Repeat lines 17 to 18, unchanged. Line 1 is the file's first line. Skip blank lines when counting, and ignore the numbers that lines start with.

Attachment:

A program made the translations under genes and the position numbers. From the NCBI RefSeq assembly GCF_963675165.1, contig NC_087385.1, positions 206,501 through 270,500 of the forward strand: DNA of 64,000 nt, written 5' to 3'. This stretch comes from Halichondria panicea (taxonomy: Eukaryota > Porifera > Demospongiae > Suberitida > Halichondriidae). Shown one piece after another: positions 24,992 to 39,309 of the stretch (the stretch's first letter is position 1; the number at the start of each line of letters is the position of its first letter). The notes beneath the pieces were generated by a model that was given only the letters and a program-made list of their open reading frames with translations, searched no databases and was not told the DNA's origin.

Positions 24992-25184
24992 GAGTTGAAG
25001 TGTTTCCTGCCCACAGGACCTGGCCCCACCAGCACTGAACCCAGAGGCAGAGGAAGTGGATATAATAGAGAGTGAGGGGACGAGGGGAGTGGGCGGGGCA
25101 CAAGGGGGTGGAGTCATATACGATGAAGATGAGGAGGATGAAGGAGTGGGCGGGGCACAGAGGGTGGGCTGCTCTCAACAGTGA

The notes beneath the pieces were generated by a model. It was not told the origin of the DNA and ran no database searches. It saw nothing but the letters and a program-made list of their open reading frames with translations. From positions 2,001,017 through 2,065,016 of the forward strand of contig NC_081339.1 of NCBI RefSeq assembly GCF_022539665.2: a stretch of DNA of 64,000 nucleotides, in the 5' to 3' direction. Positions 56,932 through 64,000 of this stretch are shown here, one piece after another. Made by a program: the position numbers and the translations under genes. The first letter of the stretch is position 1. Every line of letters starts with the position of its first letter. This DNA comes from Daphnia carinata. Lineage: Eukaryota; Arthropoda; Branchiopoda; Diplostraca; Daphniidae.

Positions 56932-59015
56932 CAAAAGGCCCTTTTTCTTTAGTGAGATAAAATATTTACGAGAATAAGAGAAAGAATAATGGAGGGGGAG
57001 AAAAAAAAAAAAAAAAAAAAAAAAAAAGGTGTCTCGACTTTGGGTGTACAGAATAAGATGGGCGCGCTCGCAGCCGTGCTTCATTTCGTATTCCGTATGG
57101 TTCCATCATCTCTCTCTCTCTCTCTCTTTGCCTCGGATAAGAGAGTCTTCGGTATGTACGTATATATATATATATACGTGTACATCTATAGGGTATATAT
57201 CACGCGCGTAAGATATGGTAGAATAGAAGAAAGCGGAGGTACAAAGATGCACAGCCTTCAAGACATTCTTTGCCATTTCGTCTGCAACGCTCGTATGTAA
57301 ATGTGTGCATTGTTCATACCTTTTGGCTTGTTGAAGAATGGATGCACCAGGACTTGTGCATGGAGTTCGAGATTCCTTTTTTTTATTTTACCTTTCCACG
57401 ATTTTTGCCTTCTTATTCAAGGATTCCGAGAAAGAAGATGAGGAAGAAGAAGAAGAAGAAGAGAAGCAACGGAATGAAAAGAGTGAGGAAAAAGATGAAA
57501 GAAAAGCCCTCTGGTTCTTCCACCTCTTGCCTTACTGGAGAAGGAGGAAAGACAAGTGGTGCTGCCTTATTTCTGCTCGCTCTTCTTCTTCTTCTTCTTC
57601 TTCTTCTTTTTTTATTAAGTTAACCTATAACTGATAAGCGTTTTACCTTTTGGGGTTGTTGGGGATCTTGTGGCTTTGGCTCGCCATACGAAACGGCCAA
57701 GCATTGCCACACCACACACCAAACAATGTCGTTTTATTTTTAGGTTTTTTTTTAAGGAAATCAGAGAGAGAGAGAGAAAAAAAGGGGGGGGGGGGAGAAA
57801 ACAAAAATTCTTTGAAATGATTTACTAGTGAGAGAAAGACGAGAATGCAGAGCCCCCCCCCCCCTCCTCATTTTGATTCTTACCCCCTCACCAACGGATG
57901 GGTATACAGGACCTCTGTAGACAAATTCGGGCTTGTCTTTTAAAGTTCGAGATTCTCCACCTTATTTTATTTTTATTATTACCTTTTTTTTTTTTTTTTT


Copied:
57801 ACAAAAATTCTTTGAAATGATTTACTAGTGAGAGAAAGACGAGAATGCAGAGCCCCCCCCCCCCTCCTCATTTTGATTCTTACCCCCTCACCAACGGATG
57901 GGTATACAGGACCTCTGTAGACAAATTCGGGCTTGTCTTTTAAAGTTCGAGATTCTCCACCTTATTTTATTTTTATTATTACCTTTTTTTTTTTTTTTTT